Key Facts

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    In December 2004, Ford and Versata entered into a license agreement, whereby Ford agreed to pay Versata for use of its technology.
  • Versata’s technology required more than ten years, tens of millions of dollars, and thousands of man hours to originally develop. Ford took advantage of this and stole this technology for its own use.
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    Ford’s saved at least $1 Billion dollars by using Versata ACM technology to reduce recall and warranty expense, to accelerate product development and to streamline the ordering process.
  • Beginning in 2010, Ford began and implemented a scheme to steal Versata’s patented technology and did so secretly and deceitfully. Ford secretly began an internal project to replace Versata’s technology with their own, and had Ford employees with detailed knowledge of Versata’s trade secrets assigned to the new “copy-cat” project.
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    Ford explicitly promised that there would be a “Chinese Wall” in place to protect Versata’s trade secrets, when in fact Versata has identified at least 14 individuals at Ford who worked on both projects. The “wall” was supposed to separate employees who worked with Versata’s software from employees who were working on Ford’s new software.
  • Ford committed fraud by applying for a patent in 2011 without disclosing that its proposed “new” invention was in fact derived, in whole or in part, from copied Versata trade secrets and patented software. The U.S. Patent & Trademark Office granted Ford its patent covering what Ford described in its complaint as its “invention.”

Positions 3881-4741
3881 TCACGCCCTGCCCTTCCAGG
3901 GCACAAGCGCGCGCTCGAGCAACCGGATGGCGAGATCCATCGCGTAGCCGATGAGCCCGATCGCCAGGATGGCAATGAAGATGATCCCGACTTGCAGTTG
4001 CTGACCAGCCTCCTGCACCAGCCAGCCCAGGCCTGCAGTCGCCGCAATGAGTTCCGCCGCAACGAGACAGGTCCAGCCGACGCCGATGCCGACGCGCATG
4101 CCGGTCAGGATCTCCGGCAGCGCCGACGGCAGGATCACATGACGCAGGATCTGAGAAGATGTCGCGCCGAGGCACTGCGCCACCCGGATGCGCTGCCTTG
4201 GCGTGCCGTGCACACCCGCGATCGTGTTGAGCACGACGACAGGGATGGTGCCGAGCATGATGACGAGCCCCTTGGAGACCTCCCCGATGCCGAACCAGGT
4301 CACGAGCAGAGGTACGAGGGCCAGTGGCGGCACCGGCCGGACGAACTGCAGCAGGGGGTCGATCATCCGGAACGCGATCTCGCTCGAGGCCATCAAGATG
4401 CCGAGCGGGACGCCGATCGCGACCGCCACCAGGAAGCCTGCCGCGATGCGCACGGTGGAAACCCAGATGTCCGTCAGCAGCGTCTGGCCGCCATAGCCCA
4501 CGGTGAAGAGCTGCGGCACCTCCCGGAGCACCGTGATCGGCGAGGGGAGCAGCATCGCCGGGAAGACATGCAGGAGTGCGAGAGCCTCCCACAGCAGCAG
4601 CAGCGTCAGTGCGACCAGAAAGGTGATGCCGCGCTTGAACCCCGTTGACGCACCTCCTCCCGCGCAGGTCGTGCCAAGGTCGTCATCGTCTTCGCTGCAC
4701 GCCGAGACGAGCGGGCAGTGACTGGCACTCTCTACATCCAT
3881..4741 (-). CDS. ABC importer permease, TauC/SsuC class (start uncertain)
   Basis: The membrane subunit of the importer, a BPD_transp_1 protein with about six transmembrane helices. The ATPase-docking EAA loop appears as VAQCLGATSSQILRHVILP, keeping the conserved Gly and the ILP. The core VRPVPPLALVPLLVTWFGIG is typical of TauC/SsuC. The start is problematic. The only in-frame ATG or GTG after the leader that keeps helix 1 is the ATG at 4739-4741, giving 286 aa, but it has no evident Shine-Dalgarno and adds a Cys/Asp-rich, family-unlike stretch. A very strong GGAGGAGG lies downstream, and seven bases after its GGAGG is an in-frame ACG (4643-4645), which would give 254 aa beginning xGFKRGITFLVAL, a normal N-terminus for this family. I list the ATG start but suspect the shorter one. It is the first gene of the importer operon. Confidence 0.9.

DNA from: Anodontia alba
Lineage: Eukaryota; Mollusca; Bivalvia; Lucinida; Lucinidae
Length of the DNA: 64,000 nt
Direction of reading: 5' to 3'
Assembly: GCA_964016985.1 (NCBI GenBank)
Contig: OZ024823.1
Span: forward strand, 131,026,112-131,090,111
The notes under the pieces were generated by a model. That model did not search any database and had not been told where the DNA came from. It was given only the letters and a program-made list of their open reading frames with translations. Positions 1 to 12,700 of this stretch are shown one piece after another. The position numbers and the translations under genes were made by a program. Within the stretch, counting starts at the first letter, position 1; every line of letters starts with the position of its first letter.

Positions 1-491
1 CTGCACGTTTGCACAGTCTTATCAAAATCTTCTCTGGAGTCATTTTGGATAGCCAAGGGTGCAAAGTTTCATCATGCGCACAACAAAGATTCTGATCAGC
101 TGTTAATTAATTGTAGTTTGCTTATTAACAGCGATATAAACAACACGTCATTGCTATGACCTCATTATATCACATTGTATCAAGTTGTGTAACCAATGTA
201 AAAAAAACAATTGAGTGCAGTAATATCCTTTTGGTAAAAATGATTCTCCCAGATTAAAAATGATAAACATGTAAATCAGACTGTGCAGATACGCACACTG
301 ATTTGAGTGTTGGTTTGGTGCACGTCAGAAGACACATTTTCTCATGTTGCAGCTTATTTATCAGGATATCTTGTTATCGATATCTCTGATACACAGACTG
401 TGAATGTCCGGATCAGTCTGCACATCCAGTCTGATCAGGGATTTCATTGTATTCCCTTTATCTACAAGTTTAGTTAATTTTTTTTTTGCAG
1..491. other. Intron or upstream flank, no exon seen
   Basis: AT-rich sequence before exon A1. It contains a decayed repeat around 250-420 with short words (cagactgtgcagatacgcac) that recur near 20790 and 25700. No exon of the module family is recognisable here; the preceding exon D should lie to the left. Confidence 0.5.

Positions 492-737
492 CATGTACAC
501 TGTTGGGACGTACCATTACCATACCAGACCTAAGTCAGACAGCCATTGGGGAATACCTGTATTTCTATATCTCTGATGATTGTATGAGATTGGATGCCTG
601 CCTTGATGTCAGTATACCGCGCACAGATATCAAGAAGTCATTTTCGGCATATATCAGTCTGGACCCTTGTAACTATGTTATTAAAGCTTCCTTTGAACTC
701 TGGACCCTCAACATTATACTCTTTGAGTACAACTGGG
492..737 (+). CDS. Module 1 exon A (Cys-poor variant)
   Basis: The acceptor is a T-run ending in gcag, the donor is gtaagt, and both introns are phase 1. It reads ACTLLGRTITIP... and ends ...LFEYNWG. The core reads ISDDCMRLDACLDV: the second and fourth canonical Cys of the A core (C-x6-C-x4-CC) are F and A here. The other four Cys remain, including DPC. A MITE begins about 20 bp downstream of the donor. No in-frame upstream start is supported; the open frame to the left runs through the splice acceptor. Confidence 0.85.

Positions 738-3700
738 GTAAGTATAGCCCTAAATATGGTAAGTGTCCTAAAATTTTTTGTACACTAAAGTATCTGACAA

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    On October 7, 2014, Versata notified Ford that it would not be renewing the license agreement. Ford deceptively tried to extend its contract with Versata anyway, by sending a check for $8.45 million to Versata’s accounting department in the hopes that they would deposit the check by accident.
  • Ford was required under the license agreement to stop using, and return or destroy, Versata’s software and confidential information upon termination of its contract with Versata.
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    Versata also had the right to visit Ford’s facilities and verify compliance of its technology upon termination of the contract. Ford refused to allow Versata to do this.
  • On February 19, 2015 Ford filed a declaratory judgment action and did not serve Versata until MAY, when Versata filed its own suit in Texas. Ford’s filing was an abuse of the federal court system because they filed a “sealed” complaint, which was directly contrary to the court’s rules.
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